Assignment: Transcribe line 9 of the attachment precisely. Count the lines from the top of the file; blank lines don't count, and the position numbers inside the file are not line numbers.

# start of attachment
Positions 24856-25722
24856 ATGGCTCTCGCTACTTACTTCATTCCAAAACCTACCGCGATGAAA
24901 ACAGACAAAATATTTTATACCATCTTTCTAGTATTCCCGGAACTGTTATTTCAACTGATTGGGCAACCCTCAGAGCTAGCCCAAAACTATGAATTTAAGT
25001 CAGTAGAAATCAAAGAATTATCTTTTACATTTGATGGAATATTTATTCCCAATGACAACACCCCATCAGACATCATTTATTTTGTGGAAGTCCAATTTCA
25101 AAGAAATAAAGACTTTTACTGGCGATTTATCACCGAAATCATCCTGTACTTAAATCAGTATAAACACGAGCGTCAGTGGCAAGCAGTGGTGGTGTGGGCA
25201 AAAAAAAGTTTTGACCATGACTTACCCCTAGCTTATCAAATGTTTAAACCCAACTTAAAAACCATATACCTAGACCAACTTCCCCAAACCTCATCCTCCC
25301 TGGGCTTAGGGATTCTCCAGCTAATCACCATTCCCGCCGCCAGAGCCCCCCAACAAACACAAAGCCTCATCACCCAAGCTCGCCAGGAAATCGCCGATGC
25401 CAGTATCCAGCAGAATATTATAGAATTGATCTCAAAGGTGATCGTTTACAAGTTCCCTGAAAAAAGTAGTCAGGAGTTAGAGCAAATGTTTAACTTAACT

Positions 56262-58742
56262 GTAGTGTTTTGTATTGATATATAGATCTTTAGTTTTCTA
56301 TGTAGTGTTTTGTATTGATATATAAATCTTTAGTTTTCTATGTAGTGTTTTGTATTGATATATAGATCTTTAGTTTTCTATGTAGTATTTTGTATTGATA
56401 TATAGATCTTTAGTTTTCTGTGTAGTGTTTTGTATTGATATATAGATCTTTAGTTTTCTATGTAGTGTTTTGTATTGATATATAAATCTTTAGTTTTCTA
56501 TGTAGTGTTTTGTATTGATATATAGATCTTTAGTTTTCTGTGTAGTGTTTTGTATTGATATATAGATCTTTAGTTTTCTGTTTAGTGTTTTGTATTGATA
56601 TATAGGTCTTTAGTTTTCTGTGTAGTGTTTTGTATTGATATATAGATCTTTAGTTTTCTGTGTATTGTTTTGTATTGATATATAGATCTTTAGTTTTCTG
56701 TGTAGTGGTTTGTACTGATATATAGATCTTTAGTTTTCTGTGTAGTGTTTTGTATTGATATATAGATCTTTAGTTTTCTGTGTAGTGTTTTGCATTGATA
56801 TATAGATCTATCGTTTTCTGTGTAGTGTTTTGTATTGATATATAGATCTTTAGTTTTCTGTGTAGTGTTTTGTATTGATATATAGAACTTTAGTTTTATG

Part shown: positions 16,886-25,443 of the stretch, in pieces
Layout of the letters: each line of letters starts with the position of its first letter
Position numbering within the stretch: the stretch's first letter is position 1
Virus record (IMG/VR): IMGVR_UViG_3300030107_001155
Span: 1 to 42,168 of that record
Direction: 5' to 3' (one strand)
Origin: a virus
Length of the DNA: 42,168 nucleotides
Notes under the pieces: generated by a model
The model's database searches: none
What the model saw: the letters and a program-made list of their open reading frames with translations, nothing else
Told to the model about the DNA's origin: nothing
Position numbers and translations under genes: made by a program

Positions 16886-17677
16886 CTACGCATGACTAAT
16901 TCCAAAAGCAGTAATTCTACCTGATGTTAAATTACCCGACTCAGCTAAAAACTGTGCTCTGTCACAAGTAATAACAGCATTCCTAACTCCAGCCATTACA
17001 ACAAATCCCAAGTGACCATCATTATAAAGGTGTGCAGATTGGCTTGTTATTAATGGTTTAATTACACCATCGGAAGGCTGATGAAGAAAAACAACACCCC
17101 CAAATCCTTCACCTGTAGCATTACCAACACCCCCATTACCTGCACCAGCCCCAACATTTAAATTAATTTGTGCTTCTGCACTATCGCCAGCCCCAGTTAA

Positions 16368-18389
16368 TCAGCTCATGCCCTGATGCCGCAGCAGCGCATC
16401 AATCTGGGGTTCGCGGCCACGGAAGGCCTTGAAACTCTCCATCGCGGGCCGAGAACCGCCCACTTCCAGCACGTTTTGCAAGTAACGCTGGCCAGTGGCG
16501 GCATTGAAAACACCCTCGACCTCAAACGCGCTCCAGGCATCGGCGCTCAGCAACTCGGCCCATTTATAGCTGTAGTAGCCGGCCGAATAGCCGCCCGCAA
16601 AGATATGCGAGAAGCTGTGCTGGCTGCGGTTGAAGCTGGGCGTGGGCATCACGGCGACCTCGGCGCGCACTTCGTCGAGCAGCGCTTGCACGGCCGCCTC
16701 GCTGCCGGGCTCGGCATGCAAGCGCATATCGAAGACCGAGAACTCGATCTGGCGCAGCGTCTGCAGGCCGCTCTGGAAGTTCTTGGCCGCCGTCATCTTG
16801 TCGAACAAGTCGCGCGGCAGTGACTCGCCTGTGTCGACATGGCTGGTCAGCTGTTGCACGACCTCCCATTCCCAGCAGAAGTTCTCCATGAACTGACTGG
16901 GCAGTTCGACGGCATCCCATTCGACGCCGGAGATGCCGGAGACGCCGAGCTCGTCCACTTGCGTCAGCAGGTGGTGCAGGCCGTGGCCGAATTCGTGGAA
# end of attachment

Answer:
Positions 56262-58742